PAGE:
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David FullerIt’s true that people don’t quit a job, they quit a boss.

A great boss can change the dynamics of an organization and inspire people to create a culture where work doesn’t feel like a chore.

Motivated staff are key to having an operation that’s well functioning and takes care of customers in a way that keeps them coming back.

There have been thousands of books written about how you can motivate your staff, but what things are you doing that discourage and demotivate your employees?

Here are five things you might be doing that reduce staff motivation:

Failing to onboard properly

I’ve heard many times from people that they’ve been extensively interviewed for a job but when it comes to the first day of work, they’re given a desk and expected to be up to speed in a matter of minutes. All they while, they’re trying to figure out who are associated staff members, their role and responsibilities, and the lay of the land.

Onboarding employees properly takes time and, when done well, shows new employees that you want them to succeed. Motivated employees know that they’re important to the organization’s success and are clear about its expectations.


Sometimes we forget that we hired people to do a job so we wouldn’t have to do it. The intent was to reduce our workload. Yet how often are we looking over our staffs’ shoulders, double checking their work and in some cases doing it for them?

There’s nothing as discouraging as having a job to do and unexpectedly having someone do it for you. Not only do you feel like you’re not trusted, you might feel there’s little purpose in even trying.

Drama in the workplace

For the most part, employees want to be able to come to work and get their job done and go home. They want to be inspired, not caught up in office politics or drama.

The emotional roller-coaster of a dysfunctional workplace can play havoc on employees’ mindsets. Whether it’s the boss freaking out or staff members who can’t seem to regulate their emotions, drama in the workplace is one of the reasons that people quit.

As leaders, it’s our job to ensure our employees feel safe in our workspaces.

Lack of accountability and fairness

It can be difficult for staff members to understand why some employees are given preferential treatment. When some employees are accountable for their work but we fail to have the same standards for others, we create an environment that quickly becomes toxic.

This doesn’t mean you need cameras watching your employees at all times. In fact, that in itself can be demotivating.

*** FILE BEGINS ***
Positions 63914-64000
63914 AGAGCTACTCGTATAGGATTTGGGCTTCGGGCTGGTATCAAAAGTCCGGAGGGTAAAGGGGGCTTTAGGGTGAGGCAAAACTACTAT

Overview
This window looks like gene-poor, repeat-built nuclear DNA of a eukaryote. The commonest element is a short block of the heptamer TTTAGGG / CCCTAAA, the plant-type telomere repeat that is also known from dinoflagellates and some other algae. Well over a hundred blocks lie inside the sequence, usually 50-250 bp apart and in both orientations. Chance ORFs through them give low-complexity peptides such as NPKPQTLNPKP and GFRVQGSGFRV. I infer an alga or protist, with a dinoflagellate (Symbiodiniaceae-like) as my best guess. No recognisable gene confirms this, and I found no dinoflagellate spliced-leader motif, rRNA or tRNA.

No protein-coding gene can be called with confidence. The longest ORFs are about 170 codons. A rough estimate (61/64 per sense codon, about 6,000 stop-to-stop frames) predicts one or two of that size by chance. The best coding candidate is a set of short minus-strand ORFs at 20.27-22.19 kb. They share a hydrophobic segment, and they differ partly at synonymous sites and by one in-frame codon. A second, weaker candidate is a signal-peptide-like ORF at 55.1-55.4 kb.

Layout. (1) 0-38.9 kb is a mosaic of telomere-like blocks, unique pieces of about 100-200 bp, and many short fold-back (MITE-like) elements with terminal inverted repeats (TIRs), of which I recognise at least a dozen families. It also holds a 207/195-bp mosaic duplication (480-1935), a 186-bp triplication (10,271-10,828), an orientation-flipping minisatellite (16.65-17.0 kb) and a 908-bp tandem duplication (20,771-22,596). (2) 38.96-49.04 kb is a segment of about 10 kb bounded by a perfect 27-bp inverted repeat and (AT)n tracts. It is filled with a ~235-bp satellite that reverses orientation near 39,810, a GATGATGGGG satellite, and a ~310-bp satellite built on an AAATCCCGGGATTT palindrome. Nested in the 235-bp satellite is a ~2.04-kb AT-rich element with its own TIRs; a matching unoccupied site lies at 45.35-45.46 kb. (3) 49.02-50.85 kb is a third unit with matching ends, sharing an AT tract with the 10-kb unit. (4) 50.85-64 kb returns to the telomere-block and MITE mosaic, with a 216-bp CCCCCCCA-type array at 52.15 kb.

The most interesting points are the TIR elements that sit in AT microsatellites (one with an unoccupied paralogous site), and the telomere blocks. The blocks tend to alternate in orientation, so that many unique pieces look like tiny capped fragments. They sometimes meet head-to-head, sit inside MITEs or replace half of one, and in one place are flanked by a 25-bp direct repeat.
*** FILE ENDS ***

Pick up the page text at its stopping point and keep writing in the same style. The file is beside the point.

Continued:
When there seems to be a lack of fairness in our organization, our leadership is in question.

If the company policy says employees shouldn’t be on their phone during working hours but the manager’s family member or one of their favourite employees seems to abuse the policy without consequences, employee motivation can suffer.

Handling these conversations with our favourite or even those staff who rub us the wrong way can be difficult. However, it’s a necessity that preserves the culture of our workplace.

Lack of fair pay

We talked about how lack of fair play in an organization can encourage people to start looking for new jobs. So can a lack of fair pay.

We need to understand that our employees want to work for a company that treats them well. This includes providing a safe and healthy working environment, and being seen as a company that pays employees fairly.

Understanding the going rate of pay for employees and having regular reviews of those rates and how they pertain to their jobs is important. In organizations where there’s collective bargaining, this is less of an issue than for small businesses.

It takes considerable stress and energy for an employee to ask for a wage increase. We don’t want to dismiss that conversation without serious thought and a process of evaluation.

There’s no good reason for a profitable small business not to share some of that money with the employees responsible for the company’s success. Great companies aren’t threatened by having employees who make a good living while providing great returns to the company’s bottom line.

Motivated employees are the lifeblood of every great business. Understanding what you can do to motivate your employees is essential.

But beyond that, we need to review our work environment to ensure we’re not missing the boat and creating a toxic environment that’s demotivating for our staff.

Dave Fuller, MBA, is an award winning business coach and a partner in the firm Pivotleader Inc. Motivated to contact Dave? Email [email protected]

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